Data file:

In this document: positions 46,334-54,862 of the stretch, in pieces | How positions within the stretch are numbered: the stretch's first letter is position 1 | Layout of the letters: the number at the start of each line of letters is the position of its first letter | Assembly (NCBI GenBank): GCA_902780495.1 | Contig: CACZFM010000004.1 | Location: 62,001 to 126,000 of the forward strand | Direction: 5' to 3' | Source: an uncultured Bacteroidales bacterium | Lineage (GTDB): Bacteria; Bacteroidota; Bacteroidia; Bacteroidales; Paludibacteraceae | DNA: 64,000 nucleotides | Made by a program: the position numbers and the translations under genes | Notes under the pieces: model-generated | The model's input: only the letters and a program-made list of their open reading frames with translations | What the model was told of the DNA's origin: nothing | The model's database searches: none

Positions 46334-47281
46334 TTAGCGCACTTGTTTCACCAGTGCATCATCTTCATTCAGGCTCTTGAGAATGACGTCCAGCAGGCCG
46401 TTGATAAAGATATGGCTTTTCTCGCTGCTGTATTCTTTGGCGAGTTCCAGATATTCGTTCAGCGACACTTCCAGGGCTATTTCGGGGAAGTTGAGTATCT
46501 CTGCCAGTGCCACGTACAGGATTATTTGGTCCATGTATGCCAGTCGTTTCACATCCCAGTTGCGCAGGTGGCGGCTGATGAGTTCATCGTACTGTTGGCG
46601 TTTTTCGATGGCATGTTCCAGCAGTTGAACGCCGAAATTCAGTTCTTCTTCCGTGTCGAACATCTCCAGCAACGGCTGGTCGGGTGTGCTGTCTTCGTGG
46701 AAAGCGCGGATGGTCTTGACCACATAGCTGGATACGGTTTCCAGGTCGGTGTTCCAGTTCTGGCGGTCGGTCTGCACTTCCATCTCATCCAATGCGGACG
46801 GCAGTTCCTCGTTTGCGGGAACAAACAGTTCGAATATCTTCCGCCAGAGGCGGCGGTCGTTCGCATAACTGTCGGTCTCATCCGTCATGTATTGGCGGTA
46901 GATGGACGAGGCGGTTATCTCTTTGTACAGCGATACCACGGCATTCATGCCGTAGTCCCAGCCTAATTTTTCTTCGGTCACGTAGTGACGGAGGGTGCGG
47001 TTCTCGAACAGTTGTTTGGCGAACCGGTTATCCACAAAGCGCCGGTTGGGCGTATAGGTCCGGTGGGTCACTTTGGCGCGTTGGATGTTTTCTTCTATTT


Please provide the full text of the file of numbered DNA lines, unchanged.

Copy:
In this document: positions 46,334-54,862 of the stretch, in pieces | How positions within the stretch are numbered: the stretch's first letter is position 1 | Layout of the letters: the number at the start of each line of letters is the position of its first letter | Assembly (NCBI GenBank): GCA_902780495.1 | Contig: CACZFM010000004.1 | Location: 62,001 to 126,000 of the forward strand | Direction: 5' to 3' | Source: an uncultured Bacteroidales bacterium | Lineage (GTDB): Bacteria; Bacteroidota; Bacteroidia; Bacteroidales; Paludibacteraceae | DNA: 64,000 nucleotides | Made by a program: the position numbers and the translations under genes | Notes under the pieces: model-generated | The model's input: only the letters and a program-made list of their open reading frames with translations | What the model was told of the DNA's origin: nothing | The model's database searches: none

Positions 46334-47281
46334 TTAGCGCACTTGTTTCACCAGTGCATCATCTTCATTCAGGCTCTTGAGAATGACGTCCAGCAGGCCG
46401 TTGATAAAGATATGGCTTTTCTCGCTGCTGTATTCTTTGGCGAGTTCCAGATATTCGTTCAGCGACACTTCCAGGGCTATTTCGGGGAAGTTGAGTATCT
46501 CTGCCAGTGCCACGTACAGGATTATTTGGTCCATGTATGCCAGTCGTTTCACATCCCAGTTGCGCAGGTGGCGGCTGATGAGTTCATCGTACTGTTGGCG
46601 TTTTTCGATGGCATGTTCCAGCAGTTGAACGCCGAAATTCAGTTCTTCTTCCGTGTCGAACATCTCCAGCAACGGCTGGTCGGGTGTGCTGTCTTCGTGG
46701 AAAGCGCGGATGGTCTTGACCACATAGCTGGATACGGTTTCCAGGTCGGTGTTCCAGTTCTGGCGGTCGGTCTGCACTTCCATCTCATCCAATGCGGACG
46801 GCAGTTCCTCGTTTGCGGGAACAAACAGTTCGAATATCTTCCGCCAGAGGCGGCGGTCGTTCGCATAACTGTCGGTCTCATCCGTCATGTATTGGCGGTA
46901 GATGGACGAGGCGGTTATCTCTTTGTACAGCGATACCACGGCATTCATGCCGTAGTCCCAGCCTAATTTTTCTTCGGTCACGTAGTGACGGAGGGTGCGG
47001 TTCTCGAACAGTTGTTTGGCGAACCGGTTATCCACAAAGCGCCGGTTGGGCGTATAGGTCCGGTGGGTCACTTTGGCGCGTTGGATGTTTTCTTCTATTT